Should I Get an Appraisal Before Selling My House?


|10 min read

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When it comes to selling your home, a home appraisal is nearly always required. Professional appraisers provide an unbiased evaluation of a home’s fair market value. This can help you make informed decisions when negotiating, pricing, and selling your property.

The process can be both exciting and overwhelming. This is why you should be familiar with the home appraisal process and know what to expect when the appraiser shows up.

In this article, we’ll explore the importance of appraisals. We also look at appraisal pros and cons and why getting an appraisal is essential to the home-buying process.

Understanding the home appraisal process

The home appraisal process typically begins with the mortgage lender scheduling a day and time that works with the seller and the licensed appraiser to visit the property.

The on-site inspection by the appraiser typically takes 1 to 3 hours. Sellers should clear their schedule for the day of the appraisal. However, completing the entire appraisal report may take several weeks for homes in busy real estate markets.

A property appraisal considers the home’s condition. They’ll also look at the number of bedrooms and any upgrades or additions the homeowner has made since purchasing the home. Features like swimming pools, finished basements, and energy-efficient appliance upgrades can significantly increase the home’s value.

After the home appraiser inspects the property, they gather information about:

  • Comparable sales,
  • average sale prices,
  • and other external market factors that may impact the home’s value.

Recently sold properties are a strong indicator of the price range that your house will sell. This will help your real estate agent to price the property accordingly.

The real estate appraiser prepares a detailed report using all the information gathered during the home appraisal process. This report will include the estimated appraised value and any concerns or issues impacting the real estate transaction and the home’s value.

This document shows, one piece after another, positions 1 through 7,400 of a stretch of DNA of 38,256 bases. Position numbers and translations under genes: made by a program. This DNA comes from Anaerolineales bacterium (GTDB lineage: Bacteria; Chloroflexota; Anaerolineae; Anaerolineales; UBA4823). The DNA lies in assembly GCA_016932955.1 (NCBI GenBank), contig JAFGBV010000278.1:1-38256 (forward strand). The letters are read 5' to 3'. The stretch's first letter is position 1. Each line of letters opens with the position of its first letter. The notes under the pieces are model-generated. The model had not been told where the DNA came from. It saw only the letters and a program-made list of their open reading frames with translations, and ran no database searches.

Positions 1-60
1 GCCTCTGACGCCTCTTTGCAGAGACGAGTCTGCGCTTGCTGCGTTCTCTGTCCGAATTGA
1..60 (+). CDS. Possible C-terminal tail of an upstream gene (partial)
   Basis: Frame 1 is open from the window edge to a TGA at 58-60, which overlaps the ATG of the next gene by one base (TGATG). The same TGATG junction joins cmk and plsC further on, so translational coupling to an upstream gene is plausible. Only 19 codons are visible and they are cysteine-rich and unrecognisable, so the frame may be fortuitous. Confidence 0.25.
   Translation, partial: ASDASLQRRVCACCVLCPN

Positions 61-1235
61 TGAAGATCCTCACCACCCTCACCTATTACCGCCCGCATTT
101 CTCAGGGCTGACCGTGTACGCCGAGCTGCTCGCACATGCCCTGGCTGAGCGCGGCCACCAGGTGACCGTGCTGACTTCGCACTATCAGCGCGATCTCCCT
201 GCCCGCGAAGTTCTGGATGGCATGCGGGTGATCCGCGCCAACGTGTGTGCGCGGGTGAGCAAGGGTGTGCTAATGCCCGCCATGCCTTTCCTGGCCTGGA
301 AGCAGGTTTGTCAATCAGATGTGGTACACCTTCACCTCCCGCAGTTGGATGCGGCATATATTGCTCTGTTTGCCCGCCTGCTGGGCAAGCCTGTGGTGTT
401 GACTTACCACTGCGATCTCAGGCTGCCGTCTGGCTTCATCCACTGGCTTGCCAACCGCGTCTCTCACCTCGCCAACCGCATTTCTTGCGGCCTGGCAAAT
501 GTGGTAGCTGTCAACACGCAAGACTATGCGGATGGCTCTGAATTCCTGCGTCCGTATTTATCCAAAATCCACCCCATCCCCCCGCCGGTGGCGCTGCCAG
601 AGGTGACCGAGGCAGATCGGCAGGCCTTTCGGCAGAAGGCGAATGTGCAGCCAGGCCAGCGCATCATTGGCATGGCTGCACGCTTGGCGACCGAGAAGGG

This detailed report is provided to the seller, buyer, and lender and is typically used in negotiations to determine the home’s fair market value.

Appraisal vs. home inspection

The key difference between an appraisal and a home inspection is that appraisals tend to focus on the home’s fair market value, while home inspections are concerned with the home’s condition and safety.

Additionally, the appraisal of the property is required by the lender to ensure that the loan amount covers the home’s cost and that the home’s value is high enough for the borrower to secure the loan.

Another important distinction between appraisals and home inspections is that home inspections are optional and may not be necessary for some real estate transactions. However, home inspections may be required as part of the mortgage lender’s application process depending on your lender and mortgage product.

Home appraisals also consider recent sales of comparable homes in the area, while the home inspection only concerns the property’s condition. 

While home appraisals and home inspections have some key differences, the two also have some similarities. First, both consider the home’s exterior and interior condition in the final report. Appraisals and home inspections are also meant to protect the buyer’s interest to ensure they receive the proper mortgage amount and don’t significantly overpay for the home.

Should I Get an Appraisal Before Selling My House?

The lender will always require an appraisal before the home purchase is finalized. However, there are some instances where it makes sense for the seller to pay for a pre-listing appraisal before the purchase agreement is signed.

When it makes sense to get a pre-listing appraisal

Below are some situations where you should consider getting an appraisal before selling your house:

  • Your home is unique compared to other properties in your area. Unique homes are often difficult to appraise since they are unlike most other properties in the area. In this case, paying for a pre-listing appraisal may be a good idea to understand how much your home is worth before listing it on the market.